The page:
They bored test holes in the playground and scooped vials of water from flooded basements. They burrowed through trash at the dump sites and prowled the streets in a big white "gamma-scanning van."

And in the end, after two months and a quarter-million dollars of investigation, specialists from the Environmental Protection Agency concluded that Friendly Hills is not another Love Canal.

In a jammed school gym in this suburban community at the foot of the picturesque Hogback Range southwest of Denver, federal officials today told relieved local residents that they have nothing to fear.

Fear and anger had been widespread among Friendly Hills' 4,000 residents since this summer, when a group of residents took an informal survey and concluded that children were dying of cancer at unnaturally high rates.

This group aligned itself with two large environmental groups, the Colorado Citizens Action Network and the National Campaign Against Toxic Hazards.

They charged that the neighborhood was beset with toxins. They demanded government help.

These complaints surfaced last fall when Congress was debating extension of the "Superfund," a large pot of federal money used to find and clean polluted areas.

As a result, stories about Friendly Hills were carried on the television networks and in several national publications, including The Washington Post.

These reports, however, led to an angry division in the community.

Some residents thanked the activists for raising questions.

Others damned them for spreading baseless fear -- and undermining property values.

Two local homeowners' associations condemned the group that had complained about toxic hazards. They refused to take part in an informal health survey of the neighborhood.

With neighbor squared off against neighbor, the people of Friendly Hills -- a staunchly Republican area where big government is criticized frequently -- turned to the government for help.

The local representative in Congess, Rep. Daniel Schaefer, a conservative Republican who boasts of his efforts to reduce the size of the federal bureaucracy, pleaded with EPA bureaucrats to do something.

Using Superfund money, the EPA launched a "multi-media environmental investigation."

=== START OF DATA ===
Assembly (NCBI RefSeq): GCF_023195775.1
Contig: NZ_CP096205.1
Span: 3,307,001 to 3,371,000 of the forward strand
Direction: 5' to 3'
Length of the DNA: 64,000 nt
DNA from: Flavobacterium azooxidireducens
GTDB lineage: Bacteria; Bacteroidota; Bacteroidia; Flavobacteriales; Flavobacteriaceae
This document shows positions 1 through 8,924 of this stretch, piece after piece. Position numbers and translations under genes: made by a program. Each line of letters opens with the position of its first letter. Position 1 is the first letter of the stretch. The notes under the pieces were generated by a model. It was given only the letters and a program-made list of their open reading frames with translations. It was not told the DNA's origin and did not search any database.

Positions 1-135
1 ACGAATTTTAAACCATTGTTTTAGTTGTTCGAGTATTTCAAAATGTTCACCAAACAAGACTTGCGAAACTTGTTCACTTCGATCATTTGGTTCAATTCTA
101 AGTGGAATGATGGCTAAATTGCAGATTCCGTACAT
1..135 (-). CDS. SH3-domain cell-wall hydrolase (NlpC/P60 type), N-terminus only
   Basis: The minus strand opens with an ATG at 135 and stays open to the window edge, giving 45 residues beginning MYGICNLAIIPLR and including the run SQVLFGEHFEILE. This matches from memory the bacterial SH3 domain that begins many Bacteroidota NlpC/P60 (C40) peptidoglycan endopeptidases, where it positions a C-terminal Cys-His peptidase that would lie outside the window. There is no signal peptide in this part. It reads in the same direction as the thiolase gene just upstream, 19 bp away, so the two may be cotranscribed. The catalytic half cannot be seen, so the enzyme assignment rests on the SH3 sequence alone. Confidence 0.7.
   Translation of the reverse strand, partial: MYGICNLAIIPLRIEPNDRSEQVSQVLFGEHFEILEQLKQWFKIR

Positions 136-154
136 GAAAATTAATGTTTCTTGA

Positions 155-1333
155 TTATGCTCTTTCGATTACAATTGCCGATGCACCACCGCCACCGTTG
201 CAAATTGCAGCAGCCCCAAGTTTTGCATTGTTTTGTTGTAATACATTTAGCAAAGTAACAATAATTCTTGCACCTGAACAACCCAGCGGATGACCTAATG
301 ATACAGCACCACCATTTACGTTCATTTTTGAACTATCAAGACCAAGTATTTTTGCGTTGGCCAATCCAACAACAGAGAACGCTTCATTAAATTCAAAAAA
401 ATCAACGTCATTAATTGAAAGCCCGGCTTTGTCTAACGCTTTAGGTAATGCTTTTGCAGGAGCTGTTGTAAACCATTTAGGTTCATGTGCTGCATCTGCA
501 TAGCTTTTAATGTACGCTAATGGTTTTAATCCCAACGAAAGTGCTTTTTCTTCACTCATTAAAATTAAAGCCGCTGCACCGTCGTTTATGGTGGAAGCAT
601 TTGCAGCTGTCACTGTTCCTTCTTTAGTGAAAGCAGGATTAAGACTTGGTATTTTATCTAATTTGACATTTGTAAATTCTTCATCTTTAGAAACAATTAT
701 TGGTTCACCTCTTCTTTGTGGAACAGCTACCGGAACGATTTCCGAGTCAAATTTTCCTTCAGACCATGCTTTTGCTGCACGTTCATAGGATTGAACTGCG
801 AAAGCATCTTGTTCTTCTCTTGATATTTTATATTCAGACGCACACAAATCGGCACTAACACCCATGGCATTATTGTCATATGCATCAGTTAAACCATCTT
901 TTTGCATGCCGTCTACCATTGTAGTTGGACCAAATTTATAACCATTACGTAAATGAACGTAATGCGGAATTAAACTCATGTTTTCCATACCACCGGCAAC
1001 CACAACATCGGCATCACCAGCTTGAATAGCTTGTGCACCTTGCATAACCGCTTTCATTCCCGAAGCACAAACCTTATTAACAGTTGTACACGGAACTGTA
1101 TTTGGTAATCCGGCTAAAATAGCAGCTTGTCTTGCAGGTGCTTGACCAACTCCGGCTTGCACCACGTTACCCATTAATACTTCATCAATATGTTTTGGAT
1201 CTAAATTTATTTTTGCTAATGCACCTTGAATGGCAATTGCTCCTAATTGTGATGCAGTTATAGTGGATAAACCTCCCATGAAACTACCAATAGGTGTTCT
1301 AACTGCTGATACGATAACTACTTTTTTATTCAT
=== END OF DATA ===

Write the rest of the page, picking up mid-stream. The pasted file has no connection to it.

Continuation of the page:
At the same time, the state Health Department began a review of health statistics to determine whether Friendly Hills was sicker than other communities.

With a beaming Schaefer presiding, both agencies presented their findings at today's community meeting.

The conclusion: Friendly Hills is a clean and safe place to live -- no worse, and in some cases better, than the average community here in the Rocky Mountains.

"Of the more than 6,500 analyses conducted on samples," the EPA study said, "no exceedenses of criteria applicable to human health were observed.

"No environmental nor radiological anomalies capable of producing increased cancer rates were uncovered during our investigation."

Dr. Stanley Ferguson of the Colorado Health Department reported that cancer incidence in the community is in line with state and national rates.

The EPA study disclosed, as the concerned residents' group had suggested, that there were abandoned uranium mines in the area. That is not particularly unusual along the eastern edge of the Rockies.

But the report concluded that the mines are not adding dangerous levels of radioactivity to the area's land or water.

The EPA officials said more results are due on air-quality samples and plutonium tests, but they said they expect no serious problems.

Some residents remained skeptical. But most acted as if the government had handed them the perfect Christmas present.

"I hope," said John Miller, chairman of a Citizens Action Committee set up this fall to resolve differences among Friendly Hills' unfriendly factions, "that we can all forget our hostilities now and make this an even friendlier and safer place to live."